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The latest trojan to hit the block isn't exactly subtle -- it sends your GPU on a roaring hunt for bitcoins.  (Source: Flickr)

Bitcoins could soon contend with spam generation as a botnet profitization scheme of choice.  (Source: Symantec)
Creative virus could make up to $97,000 USD a month if it can infect 100,000 machines, researchers say

File this piece of trojan as an entrant for the title of the world's least subtle malware.  Security researchers at Symantec Corp. (SYMC) have discovered a trojan, which they've dubbed "Trojan.badminer" [database entry], that exhibits a highly unusual attack behavior.

The trojan targets users’ GPUs and CPUs, using them in a botnet scheme.  But rather than simply sending spam, like your average botnet, the attacker uses the infected machines as brute-force tools to mine for Bitcoins.  

Bitcoins, a crypto-currency that's growing in popularity are currently in the process of being "seeded" -- a way of establish an initial amount of circulation.  Miners can set their hardware to work trying to solve difficult cryptographic problems.  Occasionally, if their hardware is powerful enough, they will obtain proof of work for a problem, which leads to a reward of 50 new Bitcoins, according to the current scheme embraced by Bitcoins international proponents.  At today's market value, that's a reward of almost $544 USD.

Symantec researcher Poul Jensen describes how the new Trojan abuses the mining process, writing, "With the advent of Trojan.Badminer and common usage of fast graphics cards, it may well begin to make economic sense to rent botnets in order to carry out distributed Bitcoin mining and run the process on an industrial scale."

Peter Coogan, another Symantec researcher, turned heads in June when he suggested that cyber-criminals could use a Bitcoin botnet of 100,000 machines to make $97,000 USD a month.  At that rate, Bitcoin mining becomes in close contention with other botnet profiteering schemes like spamming.

Just because you don't have a top-of-the-line gaming GPU doesn't mean your home computer is safe from "badminer".  While a GPU can crunch hashes 750 times faster than a CPU, or more, the trojan will put CPUs to work on the task as well.

The malware is the latest setback to Bitcoin, which has recently experienced massive swings in market value and a major security breach at its biggest currency exchange -- Mt. Gox.

As for the new virus, it seems that the threat on the GPU side may be a bit overstated.  Bitcoin clients heavily tax GPUs, meaning that they will be very noisy when the client is running.  So the next time your GPU is inexplicably screaming like a wailing banshee, you might want to do a malware scan -- you may be infected with a Bitcoin trojan.

(Of course CPU infections would likely be more subtle.)



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RE: Penis Enlargement...
By kjboughton on 8/17/2011 7:33:02 PM , Rating: 2
And just to drive the point home, if 16 computers (at 250 W each) running full time costs $1,000/month, then 100K computers would cost $6,250,000/month. That's $6.25 million.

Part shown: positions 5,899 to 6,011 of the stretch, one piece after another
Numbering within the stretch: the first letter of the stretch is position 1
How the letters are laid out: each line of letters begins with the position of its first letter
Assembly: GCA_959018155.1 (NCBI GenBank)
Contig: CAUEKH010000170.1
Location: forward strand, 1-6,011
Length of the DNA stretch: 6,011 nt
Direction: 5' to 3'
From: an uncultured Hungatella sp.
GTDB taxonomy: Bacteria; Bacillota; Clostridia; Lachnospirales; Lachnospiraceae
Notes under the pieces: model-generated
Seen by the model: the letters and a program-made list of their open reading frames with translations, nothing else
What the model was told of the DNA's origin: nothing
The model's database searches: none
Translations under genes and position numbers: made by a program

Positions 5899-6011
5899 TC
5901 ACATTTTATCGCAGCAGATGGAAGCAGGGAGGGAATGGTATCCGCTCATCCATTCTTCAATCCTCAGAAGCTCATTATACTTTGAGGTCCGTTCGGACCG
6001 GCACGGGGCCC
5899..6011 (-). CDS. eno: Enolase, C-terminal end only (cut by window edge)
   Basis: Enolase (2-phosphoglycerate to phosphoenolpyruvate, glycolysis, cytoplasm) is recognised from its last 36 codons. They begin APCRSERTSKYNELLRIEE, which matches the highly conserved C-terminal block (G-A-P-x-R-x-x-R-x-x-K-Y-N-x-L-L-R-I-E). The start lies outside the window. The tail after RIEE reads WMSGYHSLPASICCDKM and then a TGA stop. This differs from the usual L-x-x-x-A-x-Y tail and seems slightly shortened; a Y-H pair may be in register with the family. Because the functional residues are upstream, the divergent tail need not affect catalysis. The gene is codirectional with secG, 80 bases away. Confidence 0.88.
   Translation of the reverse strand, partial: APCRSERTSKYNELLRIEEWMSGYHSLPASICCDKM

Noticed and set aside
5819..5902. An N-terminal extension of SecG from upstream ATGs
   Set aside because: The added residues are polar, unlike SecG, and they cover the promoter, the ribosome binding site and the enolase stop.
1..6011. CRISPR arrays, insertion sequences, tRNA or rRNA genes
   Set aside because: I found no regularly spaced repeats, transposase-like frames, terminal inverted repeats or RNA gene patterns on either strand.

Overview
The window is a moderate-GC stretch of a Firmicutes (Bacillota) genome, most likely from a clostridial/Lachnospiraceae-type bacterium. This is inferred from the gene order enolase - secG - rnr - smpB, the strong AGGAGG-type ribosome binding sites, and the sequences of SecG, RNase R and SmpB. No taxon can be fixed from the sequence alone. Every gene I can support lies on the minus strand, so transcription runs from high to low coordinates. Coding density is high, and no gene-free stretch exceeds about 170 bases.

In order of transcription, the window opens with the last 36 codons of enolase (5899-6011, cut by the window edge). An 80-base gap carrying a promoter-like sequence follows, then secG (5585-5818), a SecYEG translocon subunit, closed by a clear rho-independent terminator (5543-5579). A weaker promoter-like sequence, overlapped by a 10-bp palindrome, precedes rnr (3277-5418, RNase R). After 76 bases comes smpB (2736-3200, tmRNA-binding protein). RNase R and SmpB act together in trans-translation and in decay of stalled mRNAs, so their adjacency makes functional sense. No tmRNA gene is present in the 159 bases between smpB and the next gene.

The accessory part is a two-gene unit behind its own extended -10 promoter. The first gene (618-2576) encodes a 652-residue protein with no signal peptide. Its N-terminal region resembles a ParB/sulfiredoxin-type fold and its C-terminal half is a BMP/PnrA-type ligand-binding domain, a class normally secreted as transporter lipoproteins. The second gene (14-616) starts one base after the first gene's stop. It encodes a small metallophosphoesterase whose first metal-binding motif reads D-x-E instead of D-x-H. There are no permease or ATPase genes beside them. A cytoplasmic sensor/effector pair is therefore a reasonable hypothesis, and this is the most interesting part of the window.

This is greater than $97,000.

What exactly where you saying about the math again?


RE: Penis Enlargement...
By Amiga500 on 8/18/2011 3:19:34 AM , Rating: 2
WHAT?!?!

250W running 24/7 for 30 days is 180 kWh

Current electricity prices here are around £0.10/kWh (I'd imagine the prices in the US are broadly similar.)

One computer costs around £18 a month to run.

16 computers would cost ~£290 /month to run.

1000 computers would cost £18,000 /month to run. Not £100K. That is nearly an order of magnitude difference, now, unless electricity prices in the states are around $1/kWh then those numbers quoted above are way out.


RE: Penis Enlargement...
By Amiga500 on 8/18/2011 3:22:55 AM , Rating: 2
Oops!

18 x 100,000 is indeed £1,800,000 - my apologies.

<stupid>Must learn to read the damn article!!</stupid>


RE: Penis Enlargement...
By mindless1 on 8/19/2011 1:49:55 PM , Rating: 2
WHAT? No, not $6.25M.

I'll make one reply to address the math for everyone. Since I'm making informed guesses about some figures the total will be only a ballpark figure, but certainly the "average" PC infected is nowhere near capable of 260W, remember the average PC is not an enthusiast class gaming rig, it's an integrated video OEM box or has a low end video card.

100,000 computers running an average of 12 hours a day. 12 hours accounts for some on only when used by owner and some on 24/7. 30 days * 12 hours/day = 360 hours.

Average low load/idle PC consumption is about 90W. It would be lower since most are integrated OEM systems, except it also accounts for aging systems without today's level of power management to downclock, HLT idle, etc., and multicore or gaming systems with higher idle load.

Under load I'm estimating an additional 70W power consumption from both CPU and GPU loading. We don't have to consider the 90W figure above, that's a constant, only the added 70W figure is power that would've otherwise not been used.

US average energy cost is about $0.11/KWH. $0.11/KWH * 360H * 70W = $2.77 addt'l cost per infected system, per month. "Maybe" some people did the math not remembering to divide by 1000 to convert watt-hours to KWH.

$2.77 * 100K PCs = $277,000 additional power consumed.


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